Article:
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Copyrightę 2000
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by The Great
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Nancy Deedrick

Our 9th Year!

 

Shady Lady Bio
(written by Stephen Shady)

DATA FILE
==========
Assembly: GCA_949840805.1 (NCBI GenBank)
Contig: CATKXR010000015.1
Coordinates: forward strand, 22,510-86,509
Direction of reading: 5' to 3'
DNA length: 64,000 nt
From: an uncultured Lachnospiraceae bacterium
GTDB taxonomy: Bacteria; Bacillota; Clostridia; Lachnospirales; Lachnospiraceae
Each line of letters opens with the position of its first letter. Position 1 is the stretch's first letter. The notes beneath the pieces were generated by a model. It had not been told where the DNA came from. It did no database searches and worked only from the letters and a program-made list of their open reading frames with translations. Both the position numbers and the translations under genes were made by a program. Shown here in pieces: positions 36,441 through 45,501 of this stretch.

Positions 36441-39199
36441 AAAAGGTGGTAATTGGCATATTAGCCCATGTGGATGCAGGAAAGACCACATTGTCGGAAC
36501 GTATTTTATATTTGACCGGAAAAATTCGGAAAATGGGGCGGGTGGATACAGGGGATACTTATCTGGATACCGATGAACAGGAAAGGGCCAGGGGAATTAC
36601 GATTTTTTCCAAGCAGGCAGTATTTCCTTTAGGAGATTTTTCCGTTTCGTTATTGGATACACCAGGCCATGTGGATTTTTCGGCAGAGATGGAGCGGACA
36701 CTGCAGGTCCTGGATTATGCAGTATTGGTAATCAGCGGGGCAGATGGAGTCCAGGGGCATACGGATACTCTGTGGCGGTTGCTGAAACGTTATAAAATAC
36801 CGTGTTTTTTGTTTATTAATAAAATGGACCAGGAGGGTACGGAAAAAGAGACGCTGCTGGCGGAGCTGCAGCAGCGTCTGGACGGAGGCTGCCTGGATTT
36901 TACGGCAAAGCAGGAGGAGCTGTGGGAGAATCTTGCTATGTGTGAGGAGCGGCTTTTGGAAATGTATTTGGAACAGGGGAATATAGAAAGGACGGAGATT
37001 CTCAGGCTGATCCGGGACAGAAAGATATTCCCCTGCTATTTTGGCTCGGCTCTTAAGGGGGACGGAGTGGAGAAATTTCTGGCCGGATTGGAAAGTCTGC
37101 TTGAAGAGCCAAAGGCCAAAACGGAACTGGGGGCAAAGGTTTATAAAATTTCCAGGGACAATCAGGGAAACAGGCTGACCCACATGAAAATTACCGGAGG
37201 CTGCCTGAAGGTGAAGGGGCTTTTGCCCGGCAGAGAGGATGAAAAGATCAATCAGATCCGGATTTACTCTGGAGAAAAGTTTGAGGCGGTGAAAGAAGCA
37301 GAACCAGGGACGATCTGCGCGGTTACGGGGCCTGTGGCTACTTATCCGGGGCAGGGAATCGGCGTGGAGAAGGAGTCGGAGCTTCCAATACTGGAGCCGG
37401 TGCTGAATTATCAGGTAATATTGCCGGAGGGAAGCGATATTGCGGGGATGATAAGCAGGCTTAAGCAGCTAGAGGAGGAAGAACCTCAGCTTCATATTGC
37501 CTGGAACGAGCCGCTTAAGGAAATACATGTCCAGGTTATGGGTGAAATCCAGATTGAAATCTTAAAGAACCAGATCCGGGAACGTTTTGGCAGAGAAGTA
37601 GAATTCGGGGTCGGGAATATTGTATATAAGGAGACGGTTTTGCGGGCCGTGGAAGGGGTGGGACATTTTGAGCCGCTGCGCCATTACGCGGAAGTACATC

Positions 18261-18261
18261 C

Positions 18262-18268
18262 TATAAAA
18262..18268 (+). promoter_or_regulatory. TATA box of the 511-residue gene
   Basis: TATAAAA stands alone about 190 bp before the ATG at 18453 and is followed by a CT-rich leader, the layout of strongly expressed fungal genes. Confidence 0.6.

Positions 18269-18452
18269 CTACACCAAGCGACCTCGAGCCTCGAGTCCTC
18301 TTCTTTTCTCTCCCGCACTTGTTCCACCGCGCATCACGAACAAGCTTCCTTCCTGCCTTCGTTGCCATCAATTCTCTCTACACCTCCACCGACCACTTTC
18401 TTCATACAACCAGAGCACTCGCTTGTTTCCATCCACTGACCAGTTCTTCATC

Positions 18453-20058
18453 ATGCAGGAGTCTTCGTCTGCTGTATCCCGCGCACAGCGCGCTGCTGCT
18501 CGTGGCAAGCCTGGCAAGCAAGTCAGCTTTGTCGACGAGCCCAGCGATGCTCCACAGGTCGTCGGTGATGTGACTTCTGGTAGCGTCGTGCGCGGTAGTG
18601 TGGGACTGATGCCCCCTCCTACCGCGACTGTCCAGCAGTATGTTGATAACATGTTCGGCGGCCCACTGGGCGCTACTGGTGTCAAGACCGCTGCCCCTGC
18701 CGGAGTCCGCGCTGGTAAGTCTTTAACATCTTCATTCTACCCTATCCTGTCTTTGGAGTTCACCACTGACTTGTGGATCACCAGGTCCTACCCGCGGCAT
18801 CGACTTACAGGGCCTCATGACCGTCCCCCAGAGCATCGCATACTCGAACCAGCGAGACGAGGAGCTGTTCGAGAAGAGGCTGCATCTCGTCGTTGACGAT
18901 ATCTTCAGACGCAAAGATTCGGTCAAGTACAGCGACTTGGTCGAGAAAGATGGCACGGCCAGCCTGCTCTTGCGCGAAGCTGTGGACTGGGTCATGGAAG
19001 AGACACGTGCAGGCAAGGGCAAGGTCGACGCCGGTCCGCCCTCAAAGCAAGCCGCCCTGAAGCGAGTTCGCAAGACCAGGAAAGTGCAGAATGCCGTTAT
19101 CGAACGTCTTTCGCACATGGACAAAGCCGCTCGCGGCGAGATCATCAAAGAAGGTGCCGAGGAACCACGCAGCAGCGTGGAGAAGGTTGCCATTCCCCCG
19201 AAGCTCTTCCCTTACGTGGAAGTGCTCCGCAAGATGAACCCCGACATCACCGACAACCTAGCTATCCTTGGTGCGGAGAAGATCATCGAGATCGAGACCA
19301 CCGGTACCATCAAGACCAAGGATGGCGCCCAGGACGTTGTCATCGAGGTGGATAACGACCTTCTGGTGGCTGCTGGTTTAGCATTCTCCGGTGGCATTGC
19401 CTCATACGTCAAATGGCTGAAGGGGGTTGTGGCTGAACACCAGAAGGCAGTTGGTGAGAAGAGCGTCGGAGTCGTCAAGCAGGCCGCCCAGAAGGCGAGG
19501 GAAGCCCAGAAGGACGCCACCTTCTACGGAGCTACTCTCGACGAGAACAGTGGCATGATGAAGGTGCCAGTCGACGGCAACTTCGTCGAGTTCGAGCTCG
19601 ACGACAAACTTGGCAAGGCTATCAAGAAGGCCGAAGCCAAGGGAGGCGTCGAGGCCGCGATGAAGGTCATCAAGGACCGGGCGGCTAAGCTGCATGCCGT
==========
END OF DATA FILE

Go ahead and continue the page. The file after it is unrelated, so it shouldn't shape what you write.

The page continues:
Shady Lady started being put together in New York in '69. I met Gerhard who was from Austria while working together in a hip clothing store in the east village. Gerhard and his wife at the time had a loft in what now is known as Soho. We started jamming with this jazz drummer who was a friend of Gert's. This drummer whose name escapes me was this black dude who kept his drums at the loft so he had a place to practice between gigs. He loved too jam with us but his heart was with jazz and wasn't long term for us as Gert and I were rock n roll all the way. I then introduced John who was already a friend of mine and a extraordinary guitar player. The three of us fit perfectly for what I had in mind. What I had in mind was a different type of rock n roll band. One where the sound, look and attitude would begin to shape a new era and style of rock n roll. John was from Queens, NY. John moved in with us as well. I mean after all this was an ideal situation to start this band. The loft was huge and no neighbors to bother as there were factories on the other floors. Anyway, due to some difficulties with some previous dealings John and I had with some Mafia dudes which I won't go into here we had to leave NY. We had intended on going to England to find the other two band members as we just couldn't find them there. The problem was monies were low so we headed out for Los Angeles. Gerhard left his wife behind who wasn't going along with this band thing that Gerhard was head over heels for. We hit Los Angeles in early '70 and created quite a stir with our looks and style. We soon found Leonard who was from Toronto and Billy who was from West Virginia and the band was together. We were picked up by a manager and were opening for Redbone who he also managed. I didn't like being second billed to Redbone as we were very different style of music and didn't care for the type crowds they drew. I liked their band though. I talked it over with the other band members and we dropped that manager. We then were approached by The Robert Stigwood organization. They wanted to sign us but were involved in the Jesus Christ Superstar thing and asked us to wait 6 months. I said no we are ready to roll now. Then Robert Fitzpatrick had gotten wind of us and was Stigwood's ex-partner with the BeeGees and some other known groups. He sent his people over to hear us and signed us on the spot.  We then started playing local gigs such as the Whisky, Oop Poo Pah Doo's, outdoor concerts, concert halls, etc. all under Fitzpatrick's guidance. We created quite a following over a short period of time due to our music, outrageous clothes, pretty boy looks and wild antics on and off stage. We had a look and sound that one writer in the trades described as; "this English looking, long haired, bare chested, pouty lipped band comes on with a barrage of sound that is as if The Rolling Stones, Rod Stewart, Led Zeppelin, The Who and Alice Cooper were all rolled into one. This band should go far". We also received a lot of negative press because we were bad boys who got into brawls and trouble easily. The later was largely due to our looks and guys were jealous because we attracted the girls. We looked femine but that was only our looks, our attitude stated something else and we didn't take crap from anyone. We were kind of early glam and kind of pre-punk, if you know what I mean. We had many offers from major record companies but our management was asking what was considered then an outrageous amount to sign us. Mainly what we wanted was a lot of money in distribution to assure that our music was heard. We got something else instead though.....we signed with Scepter Records out of New York with promises of the world. However Scepter Records had problems we didn't know about and went belly up while we were finishing up the first of three albums that John and I had ready to go, each album stronger and more sophisticated than the other as by design. By then egos and drugs were starting to take their toll on the band though along with the hangers on with everyone seemingly wanting something from you. The bottom line is we were too young and grew too popular too fast and just weren't able to handle it all. The band broke up in summer of '73 after being written up in the trades as the most promising new act of the year. John and I writing under Shady Christian were being compared to Jagger Richards at the time. The management called me in and asked me to go solo after the band broke up but I declined as I did several other offers around that time. My heart just wasn't in it anymore.

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